This method can be also used for machine CAMS.

Check the following video:

The equation of time describes the discrepancy between two kinds of solar time. The word equation is used in the medieval sense of
*reconcile a difference*. The two times that differ are the **apparent solar time**, which directly tracks the diurnal motion of the Sun, and
**mean solar time**, which tracks a theoretical mean Sun with uniform motion. Apparent solar time can be obtained by measurement of
the current position (hour angle) of the Sun, as indicated (with limited accuracy) by a sundial. Mean solar time, for the same place,
would be the time indicated by a steady clock set so that over the year its differences from apparent solar time would have a mean of zero.

According to the **National Oceanic & Atmospheric Administration (NOAA)**, the **General Solar Position Calculations** are:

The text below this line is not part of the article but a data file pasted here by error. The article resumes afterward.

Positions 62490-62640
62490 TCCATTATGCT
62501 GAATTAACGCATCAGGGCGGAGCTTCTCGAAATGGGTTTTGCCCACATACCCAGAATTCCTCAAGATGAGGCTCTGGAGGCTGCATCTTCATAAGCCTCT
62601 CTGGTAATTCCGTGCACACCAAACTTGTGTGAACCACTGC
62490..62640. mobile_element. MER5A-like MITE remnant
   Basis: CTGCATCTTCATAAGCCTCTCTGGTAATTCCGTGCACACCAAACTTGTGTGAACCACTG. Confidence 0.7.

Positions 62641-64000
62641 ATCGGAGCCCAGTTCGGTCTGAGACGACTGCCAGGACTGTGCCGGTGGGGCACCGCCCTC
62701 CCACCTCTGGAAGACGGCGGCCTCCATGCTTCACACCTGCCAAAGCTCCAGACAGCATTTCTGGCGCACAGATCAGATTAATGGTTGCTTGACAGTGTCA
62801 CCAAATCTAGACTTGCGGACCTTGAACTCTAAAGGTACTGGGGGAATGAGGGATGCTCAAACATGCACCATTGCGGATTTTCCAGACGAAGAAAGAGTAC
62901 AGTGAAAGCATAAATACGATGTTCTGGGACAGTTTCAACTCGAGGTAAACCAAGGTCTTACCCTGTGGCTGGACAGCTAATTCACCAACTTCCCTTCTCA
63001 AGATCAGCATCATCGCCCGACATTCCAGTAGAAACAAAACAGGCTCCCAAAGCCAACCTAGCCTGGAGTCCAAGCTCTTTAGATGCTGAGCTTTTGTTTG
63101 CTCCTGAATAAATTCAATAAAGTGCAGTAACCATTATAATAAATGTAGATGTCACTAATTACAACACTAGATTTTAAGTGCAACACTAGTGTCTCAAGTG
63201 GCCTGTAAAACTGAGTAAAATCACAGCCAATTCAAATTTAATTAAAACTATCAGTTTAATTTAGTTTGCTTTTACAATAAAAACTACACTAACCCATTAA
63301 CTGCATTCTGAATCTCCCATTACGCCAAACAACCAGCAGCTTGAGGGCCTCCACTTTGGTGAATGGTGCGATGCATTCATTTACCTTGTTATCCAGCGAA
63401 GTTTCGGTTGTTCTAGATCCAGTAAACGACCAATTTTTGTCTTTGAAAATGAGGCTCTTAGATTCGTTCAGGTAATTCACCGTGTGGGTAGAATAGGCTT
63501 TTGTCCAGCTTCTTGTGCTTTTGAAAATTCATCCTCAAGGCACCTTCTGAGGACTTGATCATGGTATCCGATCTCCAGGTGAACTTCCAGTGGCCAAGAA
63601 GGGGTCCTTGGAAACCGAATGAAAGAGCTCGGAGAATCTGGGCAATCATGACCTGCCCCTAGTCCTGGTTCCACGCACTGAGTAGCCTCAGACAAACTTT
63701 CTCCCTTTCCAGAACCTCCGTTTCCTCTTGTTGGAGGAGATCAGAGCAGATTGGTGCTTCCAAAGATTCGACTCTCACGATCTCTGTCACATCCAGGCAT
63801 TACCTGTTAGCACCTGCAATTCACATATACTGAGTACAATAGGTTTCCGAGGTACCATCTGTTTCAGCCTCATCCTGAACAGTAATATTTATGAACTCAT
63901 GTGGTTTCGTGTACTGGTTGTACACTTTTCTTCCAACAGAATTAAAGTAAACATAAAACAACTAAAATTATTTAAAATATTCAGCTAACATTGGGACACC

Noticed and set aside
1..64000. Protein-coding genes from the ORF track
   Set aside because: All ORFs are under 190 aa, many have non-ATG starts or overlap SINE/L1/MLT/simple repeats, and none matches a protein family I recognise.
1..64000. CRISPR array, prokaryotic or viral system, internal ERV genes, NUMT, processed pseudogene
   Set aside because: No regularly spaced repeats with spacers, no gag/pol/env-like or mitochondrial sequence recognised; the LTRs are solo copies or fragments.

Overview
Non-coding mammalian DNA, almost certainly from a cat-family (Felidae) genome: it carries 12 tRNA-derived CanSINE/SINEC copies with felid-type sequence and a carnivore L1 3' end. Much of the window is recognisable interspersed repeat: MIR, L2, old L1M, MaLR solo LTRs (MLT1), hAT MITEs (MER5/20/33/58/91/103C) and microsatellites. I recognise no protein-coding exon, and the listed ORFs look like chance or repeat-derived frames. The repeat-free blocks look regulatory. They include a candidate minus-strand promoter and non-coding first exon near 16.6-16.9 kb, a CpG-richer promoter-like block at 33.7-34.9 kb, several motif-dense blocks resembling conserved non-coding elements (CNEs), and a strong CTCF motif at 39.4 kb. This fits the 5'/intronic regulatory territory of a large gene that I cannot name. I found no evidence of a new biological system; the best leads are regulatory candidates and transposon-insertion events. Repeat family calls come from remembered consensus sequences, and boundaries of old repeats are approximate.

First, the fractional year **y** is calculated, in radians:

From y, we can estimate the equation of time (in minutes):

Translated into LitioLAB format, this can be rewritten as follows:

Y = 5*229.18*(0.000075 +0.001868*COS(J1) -0.032077*SIN(J1) -0.014615*COS(2*J1) -0.040849*SIN(2*J1))

Thus, we get the curve of the equation of time, which can be seen on sundials.

We can copy and paste these equations and with some few changes we can get a curved graph, as can be found in some other sundials.

The equations of the examples of this video are as follows:

Linear graph

Y = 5*229.18 *(0.000075 +0.001868*COS(J1) -0.032077*SIN(J1) -0.014615*COS(2*J1) -0.040849*SIN(2*J1))

Curved (circular) graph:

J2 = 5*229.18*(0.000075 +0.001868*COS(J1) -0.032077*SIN(J1) -0.014615*COS(2*J1) -0.040849*SIN(2*J1))

R = 150+j2*0.5

A = 5*pi/4+u/360*pi*0.5

And since these graphs are polylines, they can be further processed in AutoCAD/GStarCAD and eventually, they can be used for CNC machining, laser cutting or 3D printing.